Home » Blog » Indirect benefits
CPEC KKH Gojal Hunza

Indirect benefits


MANY critics have rightly highlighted the exclusion of economically enfeebled Gilgit-Baltistan from the $46 billion worth of investments for the China-Pakistan Economic Corridor. However, provided that GB shows the capacity and shrewdness to harness its indirect, trickle-down benefits, there is little ambivalence about the project being a harbinger of prosperity and development in the region, even if these opportunities are enormous challenges waiting to be transformed.

Considering the political hot potato that is CPEC, understanding its implications and fashioning appropriate development policies is the sine qua non for GB policymakers. In an era where evidence-based policymaking is the hallmark of successful governments, the scarcity of research and data poses a significant challenge to understanding CPEC’s benefits, let alone channelling them into development. As policies based on assumptions and rhetoric only create confusion, establishing a CPEC-specific research institute wou­ld be a step in the right direction. In addition, the institute could study potential issues of environmental degradation resulting from CPEC.

Next is the energy crisis. As no hydropower project or any other energy project has yet been identified in GB under CPEC, another issue around the corner is how the government will tackle the energy crisis. Without ensuring continuity in electricity supply, at least in the major cities, attracting investments will not be easy, rendering job-creation claims mere rhetoric. Speaking recently at a seminar in GB, Minister of Planning Ahsan Iqbal highlighted prospects of linking the regional power grid to the national grid. The purpose of doing so, he claimed, is to export surplus power (out of an anticipated 40,000 MW) to the rest of the country. While this is ambitious, its gestation period will be at least seven to 10 years; meanwhile, GB needs a short-term, emergency solution to reap benefits soon.

Further afield, the region has witnessed severe fuel shortages with increasing frequency. This summer, it led to hundreds of tourists being stranded for many days. Previously given short shrift, strategies to ensure the adequate supply of fuel to cope with rising traffic are imperative.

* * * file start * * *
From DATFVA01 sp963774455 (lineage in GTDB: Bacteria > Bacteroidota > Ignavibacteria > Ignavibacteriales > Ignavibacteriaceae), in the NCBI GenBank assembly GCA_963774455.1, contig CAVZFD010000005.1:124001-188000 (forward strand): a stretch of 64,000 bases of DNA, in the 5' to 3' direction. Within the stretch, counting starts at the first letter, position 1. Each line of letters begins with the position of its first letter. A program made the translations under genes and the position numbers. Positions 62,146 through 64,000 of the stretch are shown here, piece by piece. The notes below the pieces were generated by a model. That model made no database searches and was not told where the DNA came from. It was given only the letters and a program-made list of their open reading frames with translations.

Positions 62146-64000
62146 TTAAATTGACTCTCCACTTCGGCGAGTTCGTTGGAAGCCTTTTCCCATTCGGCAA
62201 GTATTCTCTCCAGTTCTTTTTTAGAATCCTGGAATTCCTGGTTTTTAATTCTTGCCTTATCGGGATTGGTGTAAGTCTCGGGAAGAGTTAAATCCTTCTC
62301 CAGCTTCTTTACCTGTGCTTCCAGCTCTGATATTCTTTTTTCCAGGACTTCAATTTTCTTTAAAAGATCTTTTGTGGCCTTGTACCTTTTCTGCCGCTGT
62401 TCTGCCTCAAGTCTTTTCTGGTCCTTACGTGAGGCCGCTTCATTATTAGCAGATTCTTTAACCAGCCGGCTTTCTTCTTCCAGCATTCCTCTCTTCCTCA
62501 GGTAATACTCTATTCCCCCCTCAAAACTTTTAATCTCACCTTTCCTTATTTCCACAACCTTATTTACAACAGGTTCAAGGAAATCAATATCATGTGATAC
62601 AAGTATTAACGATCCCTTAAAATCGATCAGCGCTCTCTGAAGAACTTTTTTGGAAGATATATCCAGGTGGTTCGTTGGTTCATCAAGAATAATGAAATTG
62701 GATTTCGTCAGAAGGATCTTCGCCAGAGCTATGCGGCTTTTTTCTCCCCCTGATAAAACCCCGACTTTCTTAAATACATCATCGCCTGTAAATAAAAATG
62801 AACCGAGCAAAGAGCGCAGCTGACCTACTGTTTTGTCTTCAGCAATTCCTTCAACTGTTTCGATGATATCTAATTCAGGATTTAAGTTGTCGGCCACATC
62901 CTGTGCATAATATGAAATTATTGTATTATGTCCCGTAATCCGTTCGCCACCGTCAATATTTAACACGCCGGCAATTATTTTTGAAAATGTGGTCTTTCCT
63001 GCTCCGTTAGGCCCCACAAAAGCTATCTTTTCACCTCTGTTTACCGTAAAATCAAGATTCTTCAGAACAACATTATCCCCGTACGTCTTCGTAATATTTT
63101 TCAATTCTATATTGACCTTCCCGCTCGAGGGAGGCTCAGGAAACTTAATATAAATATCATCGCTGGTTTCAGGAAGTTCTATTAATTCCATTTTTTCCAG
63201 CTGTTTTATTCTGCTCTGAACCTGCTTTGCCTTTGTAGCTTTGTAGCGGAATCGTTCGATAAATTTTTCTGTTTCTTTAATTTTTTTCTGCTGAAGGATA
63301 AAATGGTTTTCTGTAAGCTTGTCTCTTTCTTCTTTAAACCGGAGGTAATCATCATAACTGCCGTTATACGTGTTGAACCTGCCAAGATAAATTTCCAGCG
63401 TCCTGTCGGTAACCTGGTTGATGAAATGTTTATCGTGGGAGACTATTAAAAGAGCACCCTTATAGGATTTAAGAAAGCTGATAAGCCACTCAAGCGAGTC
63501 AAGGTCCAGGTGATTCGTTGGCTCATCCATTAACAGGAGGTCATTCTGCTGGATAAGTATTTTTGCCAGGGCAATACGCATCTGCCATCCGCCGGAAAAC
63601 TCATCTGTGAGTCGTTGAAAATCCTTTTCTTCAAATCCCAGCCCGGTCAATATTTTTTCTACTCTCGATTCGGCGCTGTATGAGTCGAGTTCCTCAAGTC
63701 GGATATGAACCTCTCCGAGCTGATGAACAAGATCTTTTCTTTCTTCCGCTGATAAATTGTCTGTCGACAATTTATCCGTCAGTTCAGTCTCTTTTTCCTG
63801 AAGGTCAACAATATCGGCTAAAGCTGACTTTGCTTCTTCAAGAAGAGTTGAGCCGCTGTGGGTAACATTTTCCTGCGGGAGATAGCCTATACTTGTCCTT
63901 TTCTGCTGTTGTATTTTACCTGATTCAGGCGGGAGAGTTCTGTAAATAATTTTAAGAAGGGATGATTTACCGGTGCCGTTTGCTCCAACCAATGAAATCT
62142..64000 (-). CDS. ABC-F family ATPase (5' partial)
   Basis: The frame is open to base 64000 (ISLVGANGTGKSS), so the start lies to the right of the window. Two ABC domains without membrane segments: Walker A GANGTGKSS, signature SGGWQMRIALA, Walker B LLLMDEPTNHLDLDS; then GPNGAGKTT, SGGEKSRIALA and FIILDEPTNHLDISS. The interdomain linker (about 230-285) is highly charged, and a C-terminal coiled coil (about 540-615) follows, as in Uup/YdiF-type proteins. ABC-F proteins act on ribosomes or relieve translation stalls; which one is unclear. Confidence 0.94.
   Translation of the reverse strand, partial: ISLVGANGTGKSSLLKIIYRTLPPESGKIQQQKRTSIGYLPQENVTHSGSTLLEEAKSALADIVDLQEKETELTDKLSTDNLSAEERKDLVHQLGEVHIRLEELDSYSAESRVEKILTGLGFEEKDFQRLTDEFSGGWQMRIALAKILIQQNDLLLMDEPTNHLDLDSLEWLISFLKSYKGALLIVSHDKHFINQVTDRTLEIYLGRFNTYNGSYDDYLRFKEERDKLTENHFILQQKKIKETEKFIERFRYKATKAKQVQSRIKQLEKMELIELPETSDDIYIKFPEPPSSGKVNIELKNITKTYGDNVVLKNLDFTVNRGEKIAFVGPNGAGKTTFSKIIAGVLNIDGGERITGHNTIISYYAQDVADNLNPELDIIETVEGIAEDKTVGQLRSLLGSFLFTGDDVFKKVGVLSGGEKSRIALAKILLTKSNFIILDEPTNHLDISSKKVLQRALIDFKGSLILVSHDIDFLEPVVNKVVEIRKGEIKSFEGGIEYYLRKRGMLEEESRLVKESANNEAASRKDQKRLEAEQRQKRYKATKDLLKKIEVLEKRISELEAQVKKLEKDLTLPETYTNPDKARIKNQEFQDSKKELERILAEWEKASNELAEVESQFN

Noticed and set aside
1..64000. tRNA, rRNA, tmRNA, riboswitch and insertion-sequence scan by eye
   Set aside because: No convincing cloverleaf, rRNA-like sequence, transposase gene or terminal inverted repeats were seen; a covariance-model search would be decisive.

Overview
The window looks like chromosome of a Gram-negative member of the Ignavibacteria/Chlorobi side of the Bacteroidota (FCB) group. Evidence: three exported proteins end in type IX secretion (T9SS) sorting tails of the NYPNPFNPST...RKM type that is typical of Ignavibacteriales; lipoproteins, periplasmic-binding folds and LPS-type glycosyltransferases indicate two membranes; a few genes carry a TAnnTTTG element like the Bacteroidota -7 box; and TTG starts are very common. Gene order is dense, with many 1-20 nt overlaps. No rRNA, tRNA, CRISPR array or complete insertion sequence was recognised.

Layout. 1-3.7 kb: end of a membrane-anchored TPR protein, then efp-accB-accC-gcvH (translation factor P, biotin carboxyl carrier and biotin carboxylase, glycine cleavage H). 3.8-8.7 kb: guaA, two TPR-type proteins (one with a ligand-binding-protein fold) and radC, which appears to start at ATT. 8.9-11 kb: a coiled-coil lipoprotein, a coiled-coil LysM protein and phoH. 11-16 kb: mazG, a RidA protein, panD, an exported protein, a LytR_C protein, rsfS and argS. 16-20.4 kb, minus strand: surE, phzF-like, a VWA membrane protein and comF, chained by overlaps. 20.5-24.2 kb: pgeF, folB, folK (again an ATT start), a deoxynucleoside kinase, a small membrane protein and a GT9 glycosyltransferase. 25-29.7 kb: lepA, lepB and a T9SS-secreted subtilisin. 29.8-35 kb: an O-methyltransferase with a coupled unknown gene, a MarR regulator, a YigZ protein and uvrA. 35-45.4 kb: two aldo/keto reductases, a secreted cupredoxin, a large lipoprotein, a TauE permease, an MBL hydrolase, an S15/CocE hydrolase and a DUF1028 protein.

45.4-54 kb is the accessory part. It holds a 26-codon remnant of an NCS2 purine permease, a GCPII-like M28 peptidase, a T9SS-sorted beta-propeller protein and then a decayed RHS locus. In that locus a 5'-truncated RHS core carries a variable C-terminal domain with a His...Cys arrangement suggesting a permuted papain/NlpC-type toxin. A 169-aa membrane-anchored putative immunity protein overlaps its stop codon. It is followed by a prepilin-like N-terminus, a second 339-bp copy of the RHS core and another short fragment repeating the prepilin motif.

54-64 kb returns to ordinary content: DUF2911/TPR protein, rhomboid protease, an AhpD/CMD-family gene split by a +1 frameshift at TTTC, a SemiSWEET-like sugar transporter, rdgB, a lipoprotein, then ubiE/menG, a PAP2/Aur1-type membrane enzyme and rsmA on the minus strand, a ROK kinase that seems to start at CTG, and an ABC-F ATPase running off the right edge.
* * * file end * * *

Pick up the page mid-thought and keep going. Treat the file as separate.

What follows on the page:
GB must harness CPEC’s potential.

Likewise, GB’s government has hitherto shown little appetite for reforming the tourism sector and promoting entrepreneurship. Under CPEC, tourism is expected to expand, accompanied by an expansion in related industries. The government must capitalise to reduce unemployment among educated youth by providing them with training, apprenticeships and easy access to credit. If this apathy is not addressed, CPEC-related businesses will be grabbed by non-locals, only to create unrest and frustration among the locals. Balochistan is an example.

Another matter of importance concerns technical training for the potential labour force. On the one hand, Karakoram International University (GB’s only university) is producing an army of educated yet unskilled labour. On the other, there is the burgeoning unemployment rate. CPEC gives hope. Without providing training to graduates in skills required for CPEC-related opportunities, however, their hopes cannot be realised. Although the government has already announced the establishment of a technical institute, setting it up and making it function remains a bigger challenge.

GB must also take advantage of the policy window now open under the aegis of CPEC. Building partnerships between KIU and universities in Xinxiang, linking respective chambers of commerce and trade associations, and encouraging students/teachers exchange programmes are just a few policy responses the government can study.

CPEC heralds not just the reincarnation of the ancient Silk Route but also the revival of major cities (especially Gilgit city), which for centuries remained the hub of economic activities and trade. As the capital of the province and now a gateway to CPEC, the strategic importance of Gilgit has increased manifold. Sadly, its expansion is mismanaged and ill-planned. Once CPEC is operational the city will expand ruthlessly, accompanied by in-migration, heavy traffic, and a high demand for housing, healthcare and other services. This must be addressed for CPEC’s potential benefits to manifest themselves, and it must be done while factoring in indigenous rights.

Most importantly, tackling CPEC’s critics will arise time and again. Silencing critical voices by labelling them unpatriotic will not serve our national interests. Allowing for dialogue, even grievances, will not only strengthen regional democracy but also ensure the sustainability of CPEC.

And finally, despite the step-motherly attitude of the centre towards it, Pakistan remains GB’s lifeline; local citizens opted for it 69 years ago and they remain steadfast in their commitment. By not allocating funds out of $36bn worth of energy investment, however, their political deprivation is now coupled with economic deprivation. Harnessing CPEC’s indirect benefits remains the only way ahead for the GB government and its people to gain advantage from it.

The writer holds a PhD in economics and public policy and teaches at Karakoram International University, Gilgit.

Twitter: @saranjam79

Published in Dawn, September 30th, 2016


Share this:
Share this page via Email Share this page via Stumble Upon Share this page via Digg this Share this page via Facebook Share this page via Twitter